Teach for America Tricks Young People into Being Scabs
by Benjamin Studebaker
Last month, we talked about how Mike Pence ran down the schools in Indiana while he was governor, slashing state educating spending by about 11.5% (relative to GDP) and creating a massive teacher shortage as good teachers defected to neighboring states and fewer Hoosiers elected to go into education. Today I want to talk about the pivotal role programs likes Teach for America play in aiding and abetting these efforts to annihilate the public schools.
When a governor like Pence decides to starve the public schools, many districts respond by early retiring their most experienced teachers and replacing them with young, inexperienced cheap hires. When there is a teacher shortage, they may not even be able to find many of these, so they instead turn to long-term substitutes and student teachers. These substitutes and student teachers can be paid at a rate that is cheaper than the union rate for a real teacher, even one who is fresh out of school. When an employer hires a nonunion laborer to avoid paying the wages negotiated with the union, that employer is hiring a scab, and that nonunion laborer is a scab.
Scab teachers are a problem for two reasons:
- They undermine the negotiating power of the teachers’ unions, making it more difficult for teachers to earn a decent living.
- Because they make it more difficult for teachers to earn a decent living, they discourage people–especially talented people with other options–from entering the education profession, lowering both the quantity and quality of professional teachers, exacerbating shortages and lowering standards. This hurts kids.
Now, what does Teach for America do? Teach for America offers recent college graduates the opportunity to teach for a two year period, usually in a school in a low income area. The students get to feel like they’re making a difference–they think they’re helping underprivileged youth. Meanwhile, the school districts get to avoid paying union rates, and the governors and state legislators get to avoid paying the political price of a prolonged teacher shortage. This helps the districts and the state governments engage in a race to the bottom to deprofessionalize and deunionize the teaching profession, and that means that it helps them reduce both the quantity and quality of professional teachers. By stepping in to fill a void, the students are making the void bigger.
Of course, the students don’t realize that they’re being scabs. Nobody tells them that–instead, we congratulate them for trying to help poor kids. The students have good intentions, and they mean well, and the most talented among them might even do a good job individually in the short-term. But in the long-run, poor kids would be better off if they had professional teachers full-time, and they’d be better off if those professional teachers were well-compensated and highly skilled. This is one of those cases where the anecdotal experience of the individual TFA teachers leads us away from the deeper fact that the program as a whole contributes to the problems it attempts to solve.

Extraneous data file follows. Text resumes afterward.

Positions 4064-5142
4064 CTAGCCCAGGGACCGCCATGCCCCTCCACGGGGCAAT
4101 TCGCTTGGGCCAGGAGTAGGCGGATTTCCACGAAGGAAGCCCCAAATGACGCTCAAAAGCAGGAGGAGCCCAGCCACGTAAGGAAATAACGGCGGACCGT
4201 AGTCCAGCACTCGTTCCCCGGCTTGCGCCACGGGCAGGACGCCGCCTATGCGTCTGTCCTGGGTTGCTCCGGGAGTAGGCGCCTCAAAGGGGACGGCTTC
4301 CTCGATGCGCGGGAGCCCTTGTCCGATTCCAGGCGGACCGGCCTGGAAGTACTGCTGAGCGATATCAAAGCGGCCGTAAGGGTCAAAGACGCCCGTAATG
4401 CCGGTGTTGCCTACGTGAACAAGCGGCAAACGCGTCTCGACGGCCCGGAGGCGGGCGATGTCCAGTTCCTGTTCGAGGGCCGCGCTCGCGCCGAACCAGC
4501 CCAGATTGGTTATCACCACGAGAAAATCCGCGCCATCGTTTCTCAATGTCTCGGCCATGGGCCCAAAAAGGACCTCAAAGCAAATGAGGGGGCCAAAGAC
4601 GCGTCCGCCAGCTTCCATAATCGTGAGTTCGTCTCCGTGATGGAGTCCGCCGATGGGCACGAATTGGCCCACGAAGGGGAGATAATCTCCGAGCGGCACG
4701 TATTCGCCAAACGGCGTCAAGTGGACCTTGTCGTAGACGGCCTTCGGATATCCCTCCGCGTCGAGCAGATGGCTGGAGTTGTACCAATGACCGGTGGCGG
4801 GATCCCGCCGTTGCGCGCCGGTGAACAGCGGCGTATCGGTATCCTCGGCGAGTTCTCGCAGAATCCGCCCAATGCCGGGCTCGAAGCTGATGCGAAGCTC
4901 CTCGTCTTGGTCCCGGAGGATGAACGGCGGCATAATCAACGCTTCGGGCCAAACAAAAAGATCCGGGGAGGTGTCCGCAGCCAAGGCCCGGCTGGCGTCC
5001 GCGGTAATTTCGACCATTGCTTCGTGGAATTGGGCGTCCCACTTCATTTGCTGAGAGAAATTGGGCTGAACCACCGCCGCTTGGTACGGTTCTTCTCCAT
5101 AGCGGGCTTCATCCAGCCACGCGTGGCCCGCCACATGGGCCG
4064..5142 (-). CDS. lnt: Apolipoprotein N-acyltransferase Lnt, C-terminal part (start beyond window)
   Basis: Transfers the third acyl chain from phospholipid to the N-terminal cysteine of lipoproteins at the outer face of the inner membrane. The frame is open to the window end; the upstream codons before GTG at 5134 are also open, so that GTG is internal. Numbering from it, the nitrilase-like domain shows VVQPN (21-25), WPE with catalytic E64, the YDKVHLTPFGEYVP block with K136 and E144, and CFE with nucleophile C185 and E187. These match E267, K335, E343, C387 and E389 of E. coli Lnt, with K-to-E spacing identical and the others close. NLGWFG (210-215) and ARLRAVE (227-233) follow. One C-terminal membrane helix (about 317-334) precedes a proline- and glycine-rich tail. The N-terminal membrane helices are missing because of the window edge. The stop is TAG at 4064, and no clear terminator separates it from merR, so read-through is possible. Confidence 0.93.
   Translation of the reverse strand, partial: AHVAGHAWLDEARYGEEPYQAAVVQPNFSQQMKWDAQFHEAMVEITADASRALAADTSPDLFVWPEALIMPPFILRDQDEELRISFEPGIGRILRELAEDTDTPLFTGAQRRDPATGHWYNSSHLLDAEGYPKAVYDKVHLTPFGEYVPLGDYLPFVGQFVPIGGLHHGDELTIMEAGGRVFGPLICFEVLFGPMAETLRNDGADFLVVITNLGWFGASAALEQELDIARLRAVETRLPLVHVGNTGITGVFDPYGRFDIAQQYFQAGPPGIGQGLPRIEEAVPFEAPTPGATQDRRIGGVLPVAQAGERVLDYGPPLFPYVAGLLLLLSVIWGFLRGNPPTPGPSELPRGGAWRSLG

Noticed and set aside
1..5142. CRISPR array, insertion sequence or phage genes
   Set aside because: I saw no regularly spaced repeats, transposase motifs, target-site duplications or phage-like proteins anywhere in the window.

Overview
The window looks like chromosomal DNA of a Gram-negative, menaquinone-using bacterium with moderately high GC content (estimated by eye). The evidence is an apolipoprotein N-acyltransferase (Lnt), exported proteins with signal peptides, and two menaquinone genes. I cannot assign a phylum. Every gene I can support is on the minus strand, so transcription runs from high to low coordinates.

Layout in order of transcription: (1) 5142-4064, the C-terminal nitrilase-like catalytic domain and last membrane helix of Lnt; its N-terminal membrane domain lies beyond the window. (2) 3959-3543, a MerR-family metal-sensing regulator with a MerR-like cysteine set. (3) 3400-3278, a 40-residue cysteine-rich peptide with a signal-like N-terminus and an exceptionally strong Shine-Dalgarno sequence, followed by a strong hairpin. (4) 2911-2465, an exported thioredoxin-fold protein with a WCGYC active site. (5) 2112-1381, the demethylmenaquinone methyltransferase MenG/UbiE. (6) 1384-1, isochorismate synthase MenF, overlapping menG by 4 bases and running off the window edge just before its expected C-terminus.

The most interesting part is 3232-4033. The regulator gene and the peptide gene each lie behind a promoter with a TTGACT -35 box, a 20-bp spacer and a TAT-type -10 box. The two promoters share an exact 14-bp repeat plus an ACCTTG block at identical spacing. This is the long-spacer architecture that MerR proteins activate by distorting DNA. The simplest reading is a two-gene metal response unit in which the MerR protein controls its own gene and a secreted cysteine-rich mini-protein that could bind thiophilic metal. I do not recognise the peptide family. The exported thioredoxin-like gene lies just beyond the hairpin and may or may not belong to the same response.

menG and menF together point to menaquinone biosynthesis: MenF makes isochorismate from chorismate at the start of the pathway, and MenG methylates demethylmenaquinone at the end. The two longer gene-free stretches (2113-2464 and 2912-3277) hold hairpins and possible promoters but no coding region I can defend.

Teach for America’s teachers only get a few weeks of training. Even if the best ones are good, the average TFA teacher cannot be as good as the average experienced professional. Most don’t stick around–more than half leave at the end of their two year deals, and only 14.8% of TFA teachers remain at the school to which they were assigned after five years. This is not a long-term solution to teacher shortages and sliding standards. Yet state and federal governments continue to endorse this approach–under Pence, it became possible to get hired as a full-time teacher in Indiana with a bachelor’s degree in anything and a 3.0 GPA, and the Obama administration chucked millions of dollars in federal money at TFA.
Our governments desperately want to avoid paying for quality education in part because many of them are intent on privatizing the education system. On this issue many Democrats are as guilty as the Republicans, attempting to improve the schools through “school choice” policies that enable the most most attentive (and often the most affluent) parents to take their tax dollars elsewhere. But depriving struggling schools of funding and of their most involved parents and talented pupils only leaves them deeper in the hole and less attractive to the best teachers. The economist Albert Hirschman foresaw some of this in 1970:
Suppose at some point, for whatever reason, the public schools deteriorate. Thereupon, increasing numbers of quality-education-conscious parents will send their children to private schools. This “exit” may occasion some impulse toward an improvement of the public schools; but here again this impulse is far less significant than the loss to the public schools of those member-customers who would be most motivated and determined to put up a fight against the deterioration if they did not have the alternative of the private schools.
What Hirschman could not have foreseen was the possibility that governments would facilitate these exits by funding organizations which fill teacher shortages with poorly trained scab laborers who have been fooled into thinking they’re doing something about inequality in America. It’s tragic that we exploit these students–many of whom genuinely want to make a difference in our society–by using them to damage the very system they want to help improve. Our governments should be paying to give them real training, and paying them a competitive union wage. That’s what young people who want to get involved in education deserve, and it’s what our kids deserve too–the very best teachers, with the very best training. The research bears this out–if we want high scores, we have to pay our teachers:
Scab teaching hurts the scab, it hurts the teaching profession, and it hurts the kids.